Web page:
Big goals for Hattie Harnden and Pedro Burns, plus a schedule breakdown
The wait is over.
This Saturday, after more than eight months between races, the Enduro World Series returns to the site where it ended last year, Tweed Valley in Scotland. The course is full of dense forests, techy roots and, very often, mud. It is also one of the most unique environments on the EWS circuit. An international mountain bike festival will surround the race, drawing in die hard racing fans for an atmosphere unlike any other.
If you’ve been anxiously awaiting the start of enduro season, imagine how Hattie Harnden and Pedro Burns feel. Both are entering the 2022 season with big ambitions and plenty to prove — Harnden coming off a breakout season in which she finished just off the overall podium in her first elite year, Burns anxious to race fully healthy again after suffering a bad broken ankle.
Tweed Valley will be the perfect kickoff for what should be a blistering racing season, with eight races between now and the finale in Loudenvielle on September 25. Read on for a primer on this year’s TFR squad, including what happened last year, what to watch for, and how to follow the action.
What happened last year, and what to watch for
2021 was the Year of Hattie Harnden. At just 20 years old, and racing her first ever elite enduro season, she finished fourth overall. She won two events, and nearly won a third when she took second in Tweed Valley by a whisper thin margin of 0.32 seconds. That gap barely kept Harnden off the final overall podium.
This year, Harnden wants to be on that final podium, and she’s aiming to take her first step towards that goal this weekend. As a British rider, Tweed Valley holds special significance for her.
“With EWS starting in Scotland, in the UK, I really want to try and win that one,” Harnden told the Race Shop last month. “It was so close last year, like ridiculously close. That’s a big goal of mine. And that’s quite special as well in itself, because then you’ll be leading the series.”
Pedro Burns only raced three events last year before suffering a freak broken ankle while riding his bike near his home in Chile. After the injury, he spent two months off his bike completely, instead focusing on upper body workouts until his ankle had been rehabbed well enough to hop back on a bike.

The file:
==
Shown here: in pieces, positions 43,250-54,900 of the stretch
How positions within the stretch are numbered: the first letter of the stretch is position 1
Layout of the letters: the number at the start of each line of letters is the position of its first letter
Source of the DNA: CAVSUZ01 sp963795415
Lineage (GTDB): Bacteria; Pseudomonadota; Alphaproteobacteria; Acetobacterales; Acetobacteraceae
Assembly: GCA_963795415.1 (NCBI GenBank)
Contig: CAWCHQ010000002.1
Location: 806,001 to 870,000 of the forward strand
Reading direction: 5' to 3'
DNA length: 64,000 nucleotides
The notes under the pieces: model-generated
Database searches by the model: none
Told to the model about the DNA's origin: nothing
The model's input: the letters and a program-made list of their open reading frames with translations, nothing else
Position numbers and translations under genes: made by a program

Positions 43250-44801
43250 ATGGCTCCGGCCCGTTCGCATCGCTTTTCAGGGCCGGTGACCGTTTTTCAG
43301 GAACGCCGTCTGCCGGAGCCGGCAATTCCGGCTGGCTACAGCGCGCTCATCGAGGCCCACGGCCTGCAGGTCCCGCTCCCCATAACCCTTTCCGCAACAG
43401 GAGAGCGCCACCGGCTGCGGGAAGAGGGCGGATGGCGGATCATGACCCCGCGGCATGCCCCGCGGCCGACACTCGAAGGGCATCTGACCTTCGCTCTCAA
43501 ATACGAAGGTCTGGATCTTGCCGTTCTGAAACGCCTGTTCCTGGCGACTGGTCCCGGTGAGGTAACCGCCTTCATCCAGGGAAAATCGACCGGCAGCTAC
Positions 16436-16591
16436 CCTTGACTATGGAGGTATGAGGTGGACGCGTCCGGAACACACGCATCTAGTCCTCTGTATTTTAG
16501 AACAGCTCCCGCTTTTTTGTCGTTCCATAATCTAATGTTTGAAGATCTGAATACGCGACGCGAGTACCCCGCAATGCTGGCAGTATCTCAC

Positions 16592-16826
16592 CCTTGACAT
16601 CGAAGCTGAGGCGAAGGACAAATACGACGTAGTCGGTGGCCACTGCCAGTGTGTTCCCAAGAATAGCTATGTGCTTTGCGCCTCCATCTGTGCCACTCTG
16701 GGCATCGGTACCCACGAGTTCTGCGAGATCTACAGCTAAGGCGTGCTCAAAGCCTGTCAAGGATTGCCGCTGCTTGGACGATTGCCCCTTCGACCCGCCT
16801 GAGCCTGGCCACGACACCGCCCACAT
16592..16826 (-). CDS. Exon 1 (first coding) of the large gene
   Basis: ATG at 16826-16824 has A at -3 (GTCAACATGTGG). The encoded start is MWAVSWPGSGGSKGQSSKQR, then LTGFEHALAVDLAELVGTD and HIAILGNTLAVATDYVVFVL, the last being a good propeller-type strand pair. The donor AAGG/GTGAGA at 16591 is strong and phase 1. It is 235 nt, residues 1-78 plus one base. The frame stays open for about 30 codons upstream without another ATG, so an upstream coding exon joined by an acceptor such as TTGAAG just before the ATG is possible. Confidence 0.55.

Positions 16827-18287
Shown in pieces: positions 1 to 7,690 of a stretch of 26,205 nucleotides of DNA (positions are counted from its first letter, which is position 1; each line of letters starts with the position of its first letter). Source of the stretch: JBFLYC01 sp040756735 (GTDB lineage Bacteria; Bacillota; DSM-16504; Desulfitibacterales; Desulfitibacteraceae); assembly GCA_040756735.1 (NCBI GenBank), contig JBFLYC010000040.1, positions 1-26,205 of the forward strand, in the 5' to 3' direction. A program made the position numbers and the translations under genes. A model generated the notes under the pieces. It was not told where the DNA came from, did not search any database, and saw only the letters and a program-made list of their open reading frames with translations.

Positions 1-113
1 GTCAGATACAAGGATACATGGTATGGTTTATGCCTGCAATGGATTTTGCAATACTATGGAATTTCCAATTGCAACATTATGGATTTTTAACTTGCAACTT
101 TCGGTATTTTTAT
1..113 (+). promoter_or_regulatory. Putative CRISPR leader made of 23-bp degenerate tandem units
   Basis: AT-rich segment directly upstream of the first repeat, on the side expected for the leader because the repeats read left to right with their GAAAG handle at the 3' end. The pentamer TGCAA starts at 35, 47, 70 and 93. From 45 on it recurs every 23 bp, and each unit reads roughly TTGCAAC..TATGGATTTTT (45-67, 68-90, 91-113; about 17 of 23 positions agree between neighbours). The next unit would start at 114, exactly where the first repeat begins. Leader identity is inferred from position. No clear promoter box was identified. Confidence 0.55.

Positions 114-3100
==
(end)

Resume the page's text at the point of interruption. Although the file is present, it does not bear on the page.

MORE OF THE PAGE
As of April, Burns still wasn’t quite 100 percent, but he has been racing full gas again and impressing at Red Bull urban downhill events, anyway. He finished fourth in Monserrate and 11th in Valparaiso, where he lost time when a dog ran across his path and forced him to brake. His goal for the 2022 EWS season is to pick up where he left off and consistently finish in the top 20 again.
“I want to keep growing as a rider, step by step by step,” Burns says. “As I always have done it. Since I was young, I’ve felt like I have always been progressing. Like I’ve been getting better, better and better. I want to keep doing it. And one day I would like to be at the top. That’s my dream.”
Schedule and how to watch
Due to the nature of the racing format, there is no live streaming available. However, the official site of the Enduro World Series offers live commentary on the action, and extensive pre- and post-race video content.
Round 1: Tweed Valley – June 4-5
In a nutshell: Big roots and dense forests with really narrow gaps to squeeze through.
Round 2: Petzen-Jamnica – June 18-19
In a nutshell: Second-ever trip to the beautiful hand-cut singletrack trails taking place in Austria and Slovenia.
Round 3: Val di Fassa Trentino – June 25-26
In a nutshell: Long, punishing, gorgeous. Hattie Harnden took her first ever elite podium here!
Round 4: Whistler – August 6-7
In a nutshell: First stop on a three-race North America tour. Whistler is an MTB mecca for a reason: This race has everything.
Round 5: Burke – August 13-14
In a nutshell: Fast and lush. Expect a party atmosphere for this EWS debut.
Round 6: Sugarloaf – August 20-21
In a nutshell: Another EWS debut! Great flow with some jumps mixed in.
Round 7: Crans-Montana – September 17-18
In a nutshell: Huge descents mean this one isn’t for the faint of heart.
Round 8: Loudenvielle – September 24-25
In a nutshell: Steep. Long. The ultimate final test, especially on tired legs.